insulators, resonance...

>> Electrical energy conducted thru the earth dissipates 
>> rapidly.  Sea water is not bad.  Pure water/fresh water is lossy.  
>> Resistance of "soil" varies all over the lot.  (pun.  ha.)  Its relatively 
>> easy to	measure the resistance of any patch of soil.

>Studies and theories of earth resonances and lightning model
	Yep.  Model.  As used means "simplify reality to the point wwe can deal
	with it"  Modesl are not all powerful.  Case in point:  The aerodynamic
	model that sez the bumblebee can't fly.  The bumblebee ignores the
	model and flys anyway....  Modesl are powerful tools, but they have
	their limitations...

>the earth as a large, negatively charged, perfectly conducting
	Yep..   Thast the way they model it.  But it isn't.  Depending on where
	The reistance is good or bad, low or high.

>sphere or surface covered by a thin dielectric layer (the atmosphere up to
>about 30 mi.), followed by another conducting layer (the ionosphere);
>essentially a giant capacitor
	Yep.  A giant capacitor with one resitivep plate.

>(btw - the earth's "fair weather" field is on the order of 100V/m, during a
>thunderstorm this rises to  10kV/m or more).   The "resistance" of any
>particular cubic meter of soil doesn't play much  of a role in the earth
>resonances that Tesla envisioned (that incidentally have been experimentally
>demonstrated - Schuman resonances I think? - by showing that the the atmosphere
>can be used as a lossless waveguide). 
	Yep.  I know all that.  Schuman resonances.  There are lotsa kinds of
	resonances.  Good ones (high Q) and bad ones (low q) lossy plates
	in that cap are gonna give low q resonance.

>As for the electrical energy dissipating, electricity can be viewed as a 
>non-compressible fluid (remember Kirchoff's current law; what goes in 
>has to come out).
	Electric CURRENT can be so viewed.  Electric POWER requires voltage and
	current.  What happens if the current flows on, or in a lossy earth
	(the only kind ther is) is that the power is gradually dissipated.

>And if the earth does indeed act as a perfectly conducting
	We know it is not.

>insulated sphere,

>then what Tesla was talking about would seem to make sense.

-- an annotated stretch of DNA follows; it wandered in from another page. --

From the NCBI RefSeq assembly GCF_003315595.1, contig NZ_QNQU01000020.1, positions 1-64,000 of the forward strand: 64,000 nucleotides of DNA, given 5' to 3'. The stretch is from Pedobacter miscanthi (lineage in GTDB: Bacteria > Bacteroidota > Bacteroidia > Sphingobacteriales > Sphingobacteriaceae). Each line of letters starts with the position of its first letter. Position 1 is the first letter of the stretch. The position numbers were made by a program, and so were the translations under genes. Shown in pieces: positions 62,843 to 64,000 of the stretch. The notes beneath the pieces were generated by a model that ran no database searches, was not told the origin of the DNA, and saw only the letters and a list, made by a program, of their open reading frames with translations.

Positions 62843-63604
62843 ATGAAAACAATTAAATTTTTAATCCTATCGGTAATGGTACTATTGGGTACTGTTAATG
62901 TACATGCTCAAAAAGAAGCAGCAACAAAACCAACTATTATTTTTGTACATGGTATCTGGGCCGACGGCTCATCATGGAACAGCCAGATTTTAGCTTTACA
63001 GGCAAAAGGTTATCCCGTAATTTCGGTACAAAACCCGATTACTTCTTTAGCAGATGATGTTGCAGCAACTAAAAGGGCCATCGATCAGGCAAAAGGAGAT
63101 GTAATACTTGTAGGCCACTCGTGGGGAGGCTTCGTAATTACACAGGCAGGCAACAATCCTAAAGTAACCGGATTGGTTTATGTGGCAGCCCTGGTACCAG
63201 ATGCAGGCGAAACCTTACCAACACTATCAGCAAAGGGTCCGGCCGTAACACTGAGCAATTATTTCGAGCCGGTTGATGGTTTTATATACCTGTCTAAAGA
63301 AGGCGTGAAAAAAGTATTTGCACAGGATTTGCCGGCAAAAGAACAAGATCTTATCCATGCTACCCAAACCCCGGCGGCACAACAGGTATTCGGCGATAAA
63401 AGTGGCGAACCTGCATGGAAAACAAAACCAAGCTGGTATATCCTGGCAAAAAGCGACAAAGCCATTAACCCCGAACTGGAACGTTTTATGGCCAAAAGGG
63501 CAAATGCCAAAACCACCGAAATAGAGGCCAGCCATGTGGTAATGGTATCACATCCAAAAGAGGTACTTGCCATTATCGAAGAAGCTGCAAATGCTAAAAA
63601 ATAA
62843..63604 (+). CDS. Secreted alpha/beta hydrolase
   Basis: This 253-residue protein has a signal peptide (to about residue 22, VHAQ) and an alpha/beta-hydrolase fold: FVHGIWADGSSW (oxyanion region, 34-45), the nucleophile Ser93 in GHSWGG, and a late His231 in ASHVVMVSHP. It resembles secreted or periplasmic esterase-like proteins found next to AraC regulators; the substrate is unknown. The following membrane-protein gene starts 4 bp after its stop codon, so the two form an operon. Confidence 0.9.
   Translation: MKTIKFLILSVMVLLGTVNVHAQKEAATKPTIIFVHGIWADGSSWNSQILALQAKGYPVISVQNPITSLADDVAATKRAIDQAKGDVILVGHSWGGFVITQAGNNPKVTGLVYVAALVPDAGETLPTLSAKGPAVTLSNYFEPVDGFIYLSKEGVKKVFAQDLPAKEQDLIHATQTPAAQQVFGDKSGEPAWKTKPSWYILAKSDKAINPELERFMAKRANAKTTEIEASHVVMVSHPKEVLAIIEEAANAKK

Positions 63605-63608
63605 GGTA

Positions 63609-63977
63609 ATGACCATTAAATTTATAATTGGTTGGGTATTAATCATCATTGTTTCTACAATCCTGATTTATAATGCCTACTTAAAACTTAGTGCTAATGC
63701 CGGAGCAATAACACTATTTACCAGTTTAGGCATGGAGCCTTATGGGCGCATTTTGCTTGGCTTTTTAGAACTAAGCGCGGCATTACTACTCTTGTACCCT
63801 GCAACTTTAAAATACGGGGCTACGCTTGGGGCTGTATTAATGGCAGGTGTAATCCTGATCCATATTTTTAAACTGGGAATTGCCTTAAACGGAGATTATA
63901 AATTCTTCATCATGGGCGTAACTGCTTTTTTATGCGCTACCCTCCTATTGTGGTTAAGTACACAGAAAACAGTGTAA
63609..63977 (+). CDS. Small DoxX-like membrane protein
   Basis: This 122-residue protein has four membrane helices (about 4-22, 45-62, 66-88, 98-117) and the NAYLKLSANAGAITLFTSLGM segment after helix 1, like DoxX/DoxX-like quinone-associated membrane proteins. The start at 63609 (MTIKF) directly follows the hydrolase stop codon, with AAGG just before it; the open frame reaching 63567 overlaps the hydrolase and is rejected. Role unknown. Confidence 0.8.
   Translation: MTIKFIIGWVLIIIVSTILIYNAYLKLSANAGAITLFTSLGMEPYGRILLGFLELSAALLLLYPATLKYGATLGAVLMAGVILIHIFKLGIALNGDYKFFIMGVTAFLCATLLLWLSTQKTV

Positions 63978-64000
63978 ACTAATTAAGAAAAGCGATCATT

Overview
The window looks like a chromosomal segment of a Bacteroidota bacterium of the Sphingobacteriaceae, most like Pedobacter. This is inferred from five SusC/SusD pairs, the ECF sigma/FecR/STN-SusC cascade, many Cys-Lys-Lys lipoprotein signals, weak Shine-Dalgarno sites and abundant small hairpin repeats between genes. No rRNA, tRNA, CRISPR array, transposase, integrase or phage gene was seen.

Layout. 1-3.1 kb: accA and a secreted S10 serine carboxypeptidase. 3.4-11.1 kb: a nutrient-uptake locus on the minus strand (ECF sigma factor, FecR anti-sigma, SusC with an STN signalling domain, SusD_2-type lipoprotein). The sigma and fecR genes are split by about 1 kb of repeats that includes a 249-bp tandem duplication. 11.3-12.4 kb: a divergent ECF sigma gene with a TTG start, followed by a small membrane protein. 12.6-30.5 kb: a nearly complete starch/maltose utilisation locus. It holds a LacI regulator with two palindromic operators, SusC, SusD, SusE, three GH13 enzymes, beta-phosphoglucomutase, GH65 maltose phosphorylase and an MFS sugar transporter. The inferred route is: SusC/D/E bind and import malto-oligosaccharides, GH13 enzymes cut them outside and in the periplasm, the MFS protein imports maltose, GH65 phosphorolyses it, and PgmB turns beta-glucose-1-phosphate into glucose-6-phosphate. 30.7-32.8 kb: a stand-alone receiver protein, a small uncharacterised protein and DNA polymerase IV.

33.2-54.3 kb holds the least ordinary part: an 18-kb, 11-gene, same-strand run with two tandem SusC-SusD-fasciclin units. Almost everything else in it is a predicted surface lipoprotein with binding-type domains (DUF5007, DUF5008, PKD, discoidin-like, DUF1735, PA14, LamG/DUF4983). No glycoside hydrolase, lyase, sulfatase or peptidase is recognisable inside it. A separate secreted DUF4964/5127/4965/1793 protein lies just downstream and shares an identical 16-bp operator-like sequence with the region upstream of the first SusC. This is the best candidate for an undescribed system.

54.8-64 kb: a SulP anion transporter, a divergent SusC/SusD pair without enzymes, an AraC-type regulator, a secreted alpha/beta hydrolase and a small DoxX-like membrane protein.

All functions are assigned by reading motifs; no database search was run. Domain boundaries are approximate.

Even if it is imperfectly conducting, the resonance might well be seen
	(is seen, if the experimets are correct....)

>Tesla even attempted to calculate the frequencies that the earth would
>resonate at just by using the above assumptions, and he came real close to the
>actual measured values. 
	The losses would not so much affect the value of the frequency as the
	Q, or sharpness of the resonance.  What the losses would do is make any
	ground current portion of  wireless power scheme lossy... 

	The mesurements are not easy.  I listend to a description of one such
set, at the second ITS Con.  They were working with good equipment, in a lab
"near" WAshington DC.  They had good equipment, looking at Mag field.  Over a
period of weeks, they eliminated one noise source after another.  Finally they
thought they had it down to "real" signals.  But they were supsicios of two:
	25 Hz and another, i ferget.  May have been 30.0 or 15.0.  I think
	the exactitude of it made them suspicious.  (there is no reason a global
	resonance should be on an exact frequency in human derived units....)
	They finally found that by killing the air conditioning system it went
	away. Something about the movement of the sheet metal in the air ducts.

	They were still puzzled by the 25H.0z.  So i told them to think about
	the AMTRAK NEC which runs trains to Washington on 25Hz.  They seemed